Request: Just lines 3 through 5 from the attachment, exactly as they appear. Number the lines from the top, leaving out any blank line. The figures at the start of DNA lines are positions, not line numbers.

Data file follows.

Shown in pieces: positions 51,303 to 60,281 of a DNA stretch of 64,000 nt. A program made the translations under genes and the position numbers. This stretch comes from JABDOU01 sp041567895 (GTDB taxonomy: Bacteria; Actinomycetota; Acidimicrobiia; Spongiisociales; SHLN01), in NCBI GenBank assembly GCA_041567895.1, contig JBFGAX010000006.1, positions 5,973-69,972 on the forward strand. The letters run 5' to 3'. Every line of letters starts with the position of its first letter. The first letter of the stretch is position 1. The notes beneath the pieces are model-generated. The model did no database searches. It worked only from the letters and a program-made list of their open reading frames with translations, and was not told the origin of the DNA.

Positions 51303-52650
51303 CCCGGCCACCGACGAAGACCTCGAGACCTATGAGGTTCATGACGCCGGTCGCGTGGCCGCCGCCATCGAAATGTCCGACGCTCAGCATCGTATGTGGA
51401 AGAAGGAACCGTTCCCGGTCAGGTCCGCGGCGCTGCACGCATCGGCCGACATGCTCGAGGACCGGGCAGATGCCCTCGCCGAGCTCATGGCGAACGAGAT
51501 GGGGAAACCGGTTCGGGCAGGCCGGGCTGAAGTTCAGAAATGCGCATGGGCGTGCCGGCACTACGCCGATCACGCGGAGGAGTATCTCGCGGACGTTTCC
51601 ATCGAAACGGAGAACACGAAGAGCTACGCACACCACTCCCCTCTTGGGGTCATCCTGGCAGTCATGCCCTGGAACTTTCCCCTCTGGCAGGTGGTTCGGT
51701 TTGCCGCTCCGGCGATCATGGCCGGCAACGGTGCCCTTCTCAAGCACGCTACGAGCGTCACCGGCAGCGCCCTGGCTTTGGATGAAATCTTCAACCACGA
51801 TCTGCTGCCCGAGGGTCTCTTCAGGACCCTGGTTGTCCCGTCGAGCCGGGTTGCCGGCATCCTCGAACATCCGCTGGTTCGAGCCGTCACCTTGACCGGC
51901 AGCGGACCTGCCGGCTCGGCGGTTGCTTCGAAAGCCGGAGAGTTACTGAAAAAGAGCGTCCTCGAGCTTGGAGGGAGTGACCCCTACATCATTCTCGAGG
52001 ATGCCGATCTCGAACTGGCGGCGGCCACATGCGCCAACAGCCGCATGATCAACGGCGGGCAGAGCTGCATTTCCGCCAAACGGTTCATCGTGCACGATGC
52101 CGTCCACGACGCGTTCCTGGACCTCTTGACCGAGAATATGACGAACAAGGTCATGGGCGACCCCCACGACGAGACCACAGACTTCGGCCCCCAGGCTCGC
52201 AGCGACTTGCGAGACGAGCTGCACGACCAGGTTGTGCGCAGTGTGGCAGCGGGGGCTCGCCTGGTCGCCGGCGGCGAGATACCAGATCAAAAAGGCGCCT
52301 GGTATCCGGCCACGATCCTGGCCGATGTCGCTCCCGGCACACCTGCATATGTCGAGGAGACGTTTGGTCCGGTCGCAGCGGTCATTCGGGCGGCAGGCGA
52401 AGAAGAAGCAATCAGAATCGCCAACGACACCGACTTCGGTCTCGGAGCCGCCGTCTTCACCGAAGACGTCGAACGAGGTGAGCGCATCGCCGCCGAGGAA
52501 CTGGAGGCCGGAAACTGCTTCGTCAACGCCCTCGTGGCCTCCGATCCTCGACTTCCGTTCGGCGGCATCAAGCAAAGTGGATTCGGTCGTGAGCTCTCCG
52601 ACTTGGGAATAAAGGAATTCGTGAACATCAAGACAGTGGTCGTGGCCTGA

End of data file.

51303 CCCGGCCACCGACGAAGACCTCGAGACCTATGAGGTTCATGACGCCGGTCGCGTGGCCGCCGCCATCGAAATGTCCGACGCTCAGCATCGTATGTGGA
51401 AGAAGGAACCGTTCCCGGTCAGGTCCGCGGCGCTGCACGCATCGGCCGACATGCTCGAGGACCGGGCAGATGCCCTCGCCGAGCTCATGGCGAACGAGAT
51501 GGGGAAACCGGTTCGGGCAGGCCGGGCTGAAGTTCAGAAATGCGCATGGGCGTGCCGGCACTACGCCGATCACGCGGAGGAGTATCTCGCGGACGTTTCC